Developing an "eye" for photography is to develop a sense of what is good light and what is bad light and then learning how to use both of them with equal effectiveness. And no matter what the only thing that allows photography to be is a little light. So that being understood, if you shot something with bad light, you aren't going to be able to fix it in post. "Blown out highlights are my style", translates to "I shot it wrong and/or I know very little about the relationship between light and the triad." Light is your best friend so don't hide it, being able to tell where a flash was in a portrait isn't a bad thing, actually it makes your images much more interesting. Obsess over light, use it dramatically, respect how critical it is to good images.

Knowledge is Patience:

Patiently learn, explore, and try your best. The better you understand your settings the better your quality of content will be. Just because you took some meh images of people doesn't mean you are ready to start up a business. Take your time and deeply study the craft. Once settings in Manual mode (everyone should stop fearing it and make it work) are second nature is when your compositions start to become your own. Once you begin thinking in terms of Aperture, Shutter Speed, and ISO your "personal style" will shine through. You have at this point developed command over your imaging system. The more challenges you put yourself through, the more limitations you subject yourself to the more you will learn and grow. Thus patience.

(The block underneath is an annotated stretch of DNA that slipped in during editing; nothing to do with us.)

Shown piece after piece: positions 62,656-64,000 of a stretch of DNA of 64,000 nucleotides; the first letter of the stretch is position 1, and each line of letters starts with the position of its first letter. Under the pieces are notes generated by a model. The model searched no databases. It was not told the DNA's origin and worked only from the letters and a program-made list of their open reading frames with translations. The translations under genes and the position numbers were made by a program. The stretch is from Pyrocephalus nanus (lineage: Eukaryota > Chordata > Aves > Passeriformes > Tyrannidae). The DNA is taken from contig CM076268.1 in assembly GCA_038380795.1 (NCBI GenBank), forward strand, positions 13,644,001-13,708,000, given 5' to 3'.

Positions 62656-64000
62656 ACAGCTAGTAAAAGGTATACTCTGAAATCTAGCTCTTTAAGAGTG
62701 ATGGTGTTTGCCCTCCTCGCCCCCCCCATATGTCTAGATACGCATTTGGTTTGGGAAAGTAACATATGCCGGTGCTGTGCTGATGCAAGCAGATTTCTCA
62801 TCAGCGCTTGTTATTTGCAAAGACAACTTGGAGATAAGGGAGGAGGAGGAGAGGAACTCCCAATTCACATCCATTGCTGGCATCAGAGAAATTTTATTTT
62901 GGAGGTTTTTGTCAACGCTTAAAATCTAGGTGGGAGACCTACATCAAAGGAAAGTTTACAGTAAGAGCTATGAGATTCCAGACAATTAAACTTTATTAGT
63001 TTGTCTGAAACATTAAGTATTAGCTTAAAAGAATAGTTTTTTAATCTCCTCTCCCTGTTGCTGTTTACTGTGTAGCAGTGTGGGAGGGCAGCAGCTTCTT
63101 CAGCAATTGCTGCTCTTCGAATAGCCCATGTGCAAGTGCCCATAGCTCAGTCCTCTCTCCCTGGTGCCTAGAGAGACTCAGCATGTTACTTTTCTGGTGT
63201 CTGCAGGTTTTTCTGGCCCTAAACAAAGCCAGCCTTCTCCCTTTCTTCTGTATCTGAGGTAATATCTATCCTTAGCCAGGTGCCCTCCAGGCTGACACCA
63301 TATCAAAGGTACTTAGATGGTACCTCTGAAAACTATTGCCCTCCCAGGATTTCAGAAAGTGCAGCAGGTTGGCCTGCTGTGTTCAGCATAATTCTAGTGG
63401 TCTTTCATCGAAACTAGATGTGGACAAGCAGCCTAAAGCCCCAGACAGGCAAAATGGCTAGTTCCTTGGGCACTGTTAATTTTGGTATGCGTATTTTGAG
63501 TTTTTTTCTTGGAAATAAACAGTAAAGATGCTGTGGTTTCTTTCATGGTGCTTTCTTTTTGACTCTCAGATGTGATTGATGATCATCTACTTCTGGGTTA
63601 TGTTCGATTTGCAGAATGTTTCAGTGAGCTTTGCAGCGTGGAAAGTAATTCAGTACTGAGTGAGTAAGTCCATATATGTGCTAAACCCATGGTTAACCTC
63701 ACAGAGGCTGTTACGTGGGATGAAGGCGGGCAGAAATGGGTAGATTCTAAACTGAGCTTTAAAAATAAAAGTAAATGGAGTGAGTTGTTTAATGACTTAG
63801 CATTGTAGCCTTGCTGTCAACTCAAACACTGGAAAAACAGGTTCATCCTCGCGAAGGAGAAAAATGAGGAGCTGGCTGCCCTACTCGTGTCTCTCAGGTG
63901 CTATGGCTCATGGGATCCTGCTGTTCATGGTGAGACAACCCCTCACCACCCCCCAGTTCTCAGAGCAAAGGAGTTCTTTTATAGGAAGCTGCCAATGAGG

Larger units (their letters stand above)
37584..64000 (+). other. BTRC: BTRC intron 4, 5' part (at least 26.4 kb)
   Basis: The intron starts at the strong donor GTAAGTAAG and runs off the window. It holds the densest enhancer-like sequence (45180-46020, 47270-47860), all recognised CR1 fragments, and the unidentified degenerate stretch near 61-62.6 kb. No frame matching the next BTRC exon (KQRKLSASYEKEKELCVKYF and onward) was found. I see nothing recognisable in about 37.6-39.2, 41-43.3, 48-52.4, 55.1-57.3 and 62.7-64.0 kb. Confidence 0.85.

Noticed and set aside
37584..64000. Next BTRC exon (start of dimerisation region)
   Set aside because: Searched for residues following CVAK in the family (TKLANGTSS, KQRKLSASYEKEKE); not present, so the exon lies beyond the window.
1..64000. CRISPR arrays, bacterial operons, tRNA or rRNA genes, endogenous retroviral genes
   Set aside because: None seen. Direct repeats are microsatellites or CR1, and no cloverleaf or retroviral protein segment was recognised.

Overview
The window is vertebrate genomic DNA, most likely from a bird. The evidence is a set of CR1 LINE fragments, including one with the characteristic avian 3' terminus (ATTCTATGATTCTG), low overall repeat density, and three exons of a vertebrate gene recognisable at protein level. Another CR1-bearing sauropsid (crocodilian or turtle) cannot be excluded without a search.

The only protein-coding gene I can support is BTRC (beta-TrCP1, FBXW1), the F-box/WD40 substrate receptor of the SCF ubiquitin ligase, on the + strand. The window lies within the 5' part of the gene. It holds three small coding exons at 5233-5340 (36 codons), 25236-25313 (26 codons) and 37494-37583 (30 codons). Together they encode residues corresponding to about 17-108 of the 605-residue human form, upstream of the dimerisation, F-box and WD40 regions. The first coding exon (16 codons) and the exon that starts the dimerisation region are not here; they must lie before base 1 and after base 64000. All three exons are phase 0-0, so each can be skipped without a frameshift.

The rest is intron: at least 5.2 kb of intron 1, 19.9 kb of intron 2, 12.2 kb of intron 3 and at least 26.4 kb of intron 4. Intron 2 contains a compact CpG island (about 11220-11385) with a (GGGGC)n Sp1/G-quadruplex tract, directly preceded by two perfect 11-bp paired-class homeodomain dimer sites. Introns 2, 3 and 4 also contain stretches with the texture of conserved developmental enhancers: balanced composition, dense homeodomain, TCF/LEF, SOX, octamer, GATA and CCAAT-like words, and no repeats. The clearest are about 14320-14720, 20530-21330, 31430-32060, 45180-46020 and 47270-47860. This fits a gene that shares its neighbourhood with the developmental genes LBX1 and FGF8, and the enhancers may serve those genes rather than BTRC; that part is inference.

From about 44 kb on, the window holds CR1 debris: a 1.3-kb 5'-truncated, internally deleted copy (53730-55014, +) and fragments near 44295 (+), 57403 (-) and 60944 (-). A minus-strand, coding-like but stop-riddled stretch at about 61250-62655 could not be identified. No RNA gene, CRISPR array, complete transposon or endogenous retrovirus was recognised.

Closing:

I am a purist, sue me, I don't understand why anyone would pursue something such as photo unless they wanted to truly know that they were doing things correctly in camera. Ignoring convention, especially early on is usually best left for true professionals, that is to say those who have effectively mastered basic concepts and skills, not that you shouldn't take risks. Take a ton, they make you fail and this is what truly teaches us what is correct. Winning everything creates shallow, unwise thoughts and people. Hardship spawns wisdom, patience, and deep technical understanding which in turn will reward you for your efforts with an eye that is your own but only if you choose to learn rather than get upset. Growth and failure go hand in hand. So worry not about how your images initially look but about your exposure accuracy and focus. Everything else falls into place when you least expect it to. Keep challenging yourself, scrutinize all aspects of your images, and find a wise old professional. Go shoot something you haven't shot before, get out of your comfort zone, fail a lot, and keep a level head.

Why should we love limitations in Photography?

The marketplaces of the internet are flooded with a near innumerable amount of imaging systems, consumers have so many choices that making the right one isn't quite as obvious as it may have been a few years ago. Full-frame 35mm sensors have dropped in price since 2011 making higher end systems available to anyone with around $1,000 and some time to devote to google. However no one has ever said anything about how the limitations of a system may actually bring about advantages when out in the field. 

Last year I purchased a Fujifilm X100, the original in what is now a star studded lineup of classically refined digital imaging systems. This camera has a permanently attached 23mm lens (APS-C 1.5x crop making it 34.5mm), single actuation shooting (continuous function is similar to most point and shoot cameras and not really useful), parallax error (look it up), and it just isn't the same animal as my Nikon. This being said the color rendition from the 12 megapixel sensor mixed with the optimized fixed Fujinon optics makes for a take anywhere beast of a manual point-and-shoot system. Small in size,  virtually silent and very unimposing, even the most leery subject has little care about being photographed by the X100.